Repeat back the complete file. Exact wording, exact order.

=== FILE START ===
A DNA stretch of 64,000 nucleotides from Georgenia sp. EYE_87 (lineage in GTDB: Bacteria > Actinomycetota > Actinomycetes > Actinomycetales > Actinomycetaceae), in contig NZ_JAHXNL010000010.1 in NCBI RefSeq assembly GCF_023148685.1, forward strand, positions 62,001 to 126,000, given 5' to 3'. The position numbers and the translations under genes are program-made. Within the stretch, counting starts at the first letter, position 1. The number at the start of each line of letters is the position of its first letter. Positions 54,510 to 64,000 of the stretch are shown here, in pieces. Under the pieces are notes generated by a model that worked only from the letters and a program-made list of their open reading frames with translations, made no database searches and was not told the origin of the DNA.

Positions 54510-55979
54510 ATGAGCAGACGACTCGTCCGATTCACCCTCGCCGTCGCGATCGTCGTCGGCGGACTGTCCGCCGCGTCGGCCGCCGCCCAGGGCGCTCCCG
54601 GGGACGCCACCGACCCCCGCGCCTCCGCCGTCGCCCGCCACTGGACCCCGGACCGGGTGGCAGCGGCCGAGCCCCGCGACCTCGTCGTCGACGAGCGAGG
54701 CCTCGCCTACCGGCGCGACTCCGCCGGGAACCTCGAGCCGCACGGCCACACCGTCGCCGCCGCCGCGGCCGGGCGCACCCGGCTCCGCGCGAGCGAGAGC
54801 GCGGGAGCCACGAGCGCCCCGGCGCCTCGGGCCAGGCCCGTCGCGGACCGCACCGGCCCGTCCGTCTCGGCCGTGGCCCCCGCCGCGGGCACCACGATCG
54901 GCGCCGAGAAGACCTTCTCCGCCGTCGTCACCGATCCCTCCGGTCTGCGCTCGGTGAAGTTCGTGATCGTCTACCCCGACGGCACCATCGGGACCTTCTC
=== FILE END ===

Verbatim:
A DNA stretch of 64,000 nucleotides from Georgenia sp. EYE_87 (lineage in GTDB: Bacteria > Actinomycetota > Actinomycetes > Actinomycetales > Actinomycetaceae), in contig NZ_JAHXNL010000010.1 in NCBI RefSeq assembly GCF_023148685.1, forward strand, positions 62,001 to 126,000, given 5' to 3'. The position numbers and the translations under genes are program-made. Within the stretch, counting starts at the first letter, position 1. The number at the start of each line of letters is the position of its first letter. Positions 54,510 to 64,000 of the stretch are shown here, in pieces. Under the pieces are notes generated by a model that worked only from the letters and a program-made list of their open reading frames with translations, made no database searches and was not told the origin of the DNA.

Positions 54510-55979
54510 ATGAGCAGACGACTCGTCCGATTCACCCTCGCCGTCGCGATCGTCGTCGGCGGACTGTCCGCCGCGTCGGCCGCCGCCCAGGGCGCTCCCG
54601 GGGACGCCACCGACCCCCGCGCCTCCGCCGTCGCCCGCCACTGGACCCCGGACCGGGTGGCAGCGGCCGAGCCCCGCGACCTCGTCGTCGACGAGCGAGG
54701 CCTCGCCTACCGGCGCGACTCCGCCGGGAACCTCGAGCCGCACGGCCACACCGTCGCCGCCGCCGCGGCCGGGCGCACCCGGCTCCGCGCGAGCGAGAGC
54801 GCGGGAGCCACGAGCGCCCCGGCGCCTCGGGCCAGGCCCGTCGCGGACCGCACCGGCCCGTCCGTCTCGGCCGTGGCCCCCGCCGCGGGCACCACGATCG
54901 GCGCCGAGAAGACCTTCTCCGCCGTCGTCACCGATCCCTCCGGTCTGCGCTCGGTGAAGTTCGTGATCGTCTACCCCGACGGCACCATCGGGACCTTCTC